• @furrykef said: I don't know about BrianBoyko, but I've been programming for at least 15 years and have a Nintendo DS game under my belt (and contributed significantly to a second DS game that has been completed and is currently on Kickstarter), and I agree with him.

    Of course, years of experience doesn't keep me from being a moron, but that applies equally to Telltale coders too. :P (I'm not saying they are, mind...)


    It's easy to make claims about having experience in one field or another. I could claim I know everything there is to know about particle physics and have a doctorate. But unless I offer up proof of that, I'm just full of hot air.

    I'm pointing this out to you not because I disagree with you or with the thread's creator--in fact I do somewhat agree about a few of the things, especially the unskippable and overly repetitive dialogue(but then everyone agrees with that one, I think)--but because you're not helping your argument by making claims like that without evidence. Said claims are too easy to dismiss and too many people will look at that rather than at what you're actually trying to say.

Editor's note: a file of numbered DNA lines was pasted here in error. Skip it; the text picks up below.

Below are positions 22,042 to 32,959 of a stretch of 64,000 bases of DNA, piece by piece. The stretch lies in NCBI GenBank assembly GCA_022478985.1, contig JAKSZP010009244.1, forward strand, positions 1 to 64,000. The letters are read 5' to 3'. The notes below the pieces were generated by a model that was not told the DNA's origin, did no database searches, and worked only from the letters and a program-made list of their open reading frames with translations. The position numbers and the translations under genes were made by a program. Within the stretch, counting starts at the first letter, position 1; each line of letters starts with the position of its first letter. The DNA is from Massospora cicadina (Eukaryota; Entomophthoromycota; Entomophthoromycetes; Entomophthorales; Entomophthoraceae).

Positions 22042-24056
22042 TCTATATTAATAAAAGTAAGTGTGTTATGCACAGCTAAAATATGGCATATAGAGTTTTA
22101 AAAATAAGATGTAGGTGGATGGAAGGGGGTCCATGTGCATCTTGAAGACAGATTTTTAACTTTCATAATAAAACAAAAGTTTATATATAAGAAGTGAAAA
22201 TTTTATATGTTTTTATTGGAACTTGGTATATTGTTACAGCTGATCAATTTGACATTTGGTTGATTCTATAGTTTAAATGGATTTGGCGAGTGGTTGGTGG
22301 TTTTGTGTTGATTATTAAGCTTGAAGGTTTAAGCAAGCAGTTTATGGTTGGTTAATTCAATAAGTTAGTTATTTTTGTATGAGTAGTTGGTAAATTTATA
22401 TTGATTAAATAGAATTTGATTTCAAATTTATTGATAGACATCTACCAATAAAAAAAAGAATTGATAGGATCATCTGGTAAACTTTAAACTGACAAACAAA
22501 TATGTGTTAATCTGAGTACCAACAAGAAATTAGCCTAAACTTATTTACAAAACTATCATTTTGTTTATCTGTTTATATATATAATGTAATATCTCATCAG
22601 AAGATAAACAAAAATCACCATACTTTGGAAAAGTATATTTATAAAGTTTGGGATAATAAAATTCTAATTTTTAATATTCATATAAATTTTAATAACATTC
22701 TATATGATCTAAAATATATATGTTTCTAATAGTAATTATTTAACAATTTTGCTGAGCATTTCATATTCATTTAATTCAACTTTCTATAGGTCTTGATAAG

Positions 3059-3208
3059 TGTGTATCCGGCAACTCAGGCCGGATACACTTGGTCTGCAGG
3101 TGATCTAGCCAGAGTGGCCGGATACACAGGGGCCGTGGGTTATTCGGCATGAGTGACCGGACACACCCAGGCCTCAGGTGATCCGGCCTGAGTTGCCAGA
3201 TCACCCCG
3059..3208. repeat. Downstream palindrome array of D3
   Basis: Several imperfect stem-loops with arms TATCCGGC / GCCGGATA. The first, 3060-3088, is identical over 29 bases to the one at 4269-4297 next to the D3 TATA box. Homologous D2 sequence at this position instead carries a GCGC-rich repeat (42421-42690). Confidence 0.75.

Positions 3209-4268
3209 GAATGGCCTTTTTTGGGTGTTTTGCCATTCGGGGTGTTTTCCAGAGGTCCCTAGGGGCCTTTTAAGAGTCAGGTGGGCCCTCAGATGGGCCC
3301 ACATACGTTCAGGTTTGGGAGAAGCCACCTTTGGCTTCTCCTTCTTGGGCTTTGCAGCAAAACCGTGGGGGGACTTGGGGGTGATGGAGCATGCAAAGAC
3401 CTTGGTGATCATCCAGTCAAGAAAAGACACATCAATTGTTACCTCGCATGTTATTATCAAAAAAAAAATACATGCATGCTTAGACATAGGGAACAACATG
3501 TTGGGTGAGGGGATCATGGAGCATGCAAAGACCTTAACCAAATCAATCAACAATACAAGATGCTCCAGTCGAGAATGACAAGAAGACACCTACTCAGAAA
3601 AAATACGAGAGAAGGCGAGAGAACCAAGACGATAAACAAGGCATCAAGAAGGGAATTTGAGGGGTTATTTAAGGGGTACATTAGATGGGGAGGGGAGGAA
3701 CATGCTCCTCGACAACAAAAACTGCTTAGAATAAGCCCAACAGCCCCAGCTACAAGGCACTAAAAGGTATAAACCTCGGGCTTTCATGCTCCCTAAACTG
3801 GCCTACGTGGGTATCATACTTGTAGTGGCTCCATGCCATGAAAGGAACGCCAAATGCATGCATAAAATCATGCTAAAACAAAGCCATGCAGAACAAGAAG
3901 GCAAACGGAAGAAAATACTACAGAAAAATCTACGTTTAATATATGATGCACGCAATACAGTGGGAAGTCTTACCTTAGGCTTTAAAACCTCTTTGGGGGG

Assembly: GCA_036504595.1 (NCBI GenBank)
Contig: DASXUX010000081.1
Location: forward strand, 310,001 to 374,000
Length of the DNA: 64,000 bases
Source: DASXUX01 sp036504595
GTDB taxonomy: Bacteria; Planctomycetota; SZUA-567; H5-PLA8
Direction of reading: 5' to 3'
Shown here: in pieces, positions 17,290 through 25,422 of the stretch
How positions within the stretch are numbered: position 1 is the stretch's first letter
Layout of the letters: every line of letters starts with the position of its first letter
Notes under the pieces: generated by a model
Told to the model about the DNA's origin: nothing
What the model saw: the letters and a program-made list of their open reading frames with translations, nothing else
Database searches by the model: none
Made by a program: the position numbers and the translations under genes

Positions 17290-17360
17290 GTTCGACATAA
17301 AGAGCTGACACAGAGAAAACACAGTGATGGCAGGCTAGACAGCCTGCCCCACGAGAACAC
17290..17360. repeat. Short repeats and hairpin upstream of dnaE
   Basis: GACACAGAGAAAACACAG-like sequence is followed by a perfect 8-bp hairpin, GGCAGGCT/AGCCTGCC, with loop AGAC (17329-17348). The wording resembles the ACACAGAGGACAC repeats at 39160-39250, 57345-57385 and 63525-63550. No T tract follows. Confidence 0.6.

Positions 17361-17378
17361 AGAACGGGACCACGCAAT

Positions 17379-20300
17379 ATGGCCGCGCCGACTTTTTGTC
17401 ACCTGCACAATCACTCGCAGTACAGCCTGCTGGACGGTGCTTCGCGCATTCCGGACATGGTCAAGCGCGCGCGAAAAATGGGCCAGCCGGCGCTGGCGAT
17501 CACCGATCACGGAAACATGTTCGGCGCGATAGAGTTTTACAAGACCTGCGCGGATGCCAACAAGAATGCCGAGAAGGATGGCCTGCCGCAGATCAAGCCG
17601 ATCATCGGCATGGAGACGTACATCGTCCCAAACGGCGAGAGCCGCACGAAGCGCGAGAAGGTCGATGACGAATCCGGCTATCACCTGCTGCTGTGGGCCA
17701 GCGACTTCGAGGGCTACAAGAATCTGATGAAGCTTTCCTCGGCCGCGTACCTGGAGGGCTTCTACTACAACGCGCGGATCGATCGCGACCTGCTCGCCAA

Or in other words: if you're going to argue, argue effectively. Don't include things that make it easy to dismiss the totality of your argument over one little part.

  • @Kyronea said: It's easy to make claims about having experience in one field or another. I could claim I know everything there is to know about particle physics and have a doctorate. But unless I offer up proof of that, I'm just full of hot air.


    I could offer proof of it and still be full of hot air. I don't really like arguing from authority. I only objected because someone seemed to assume, with no justification, that we have no experience in game development. (At least, that's what I took away from that post. I had a little trouble understanding it.) And we all know what happens when you assume, right?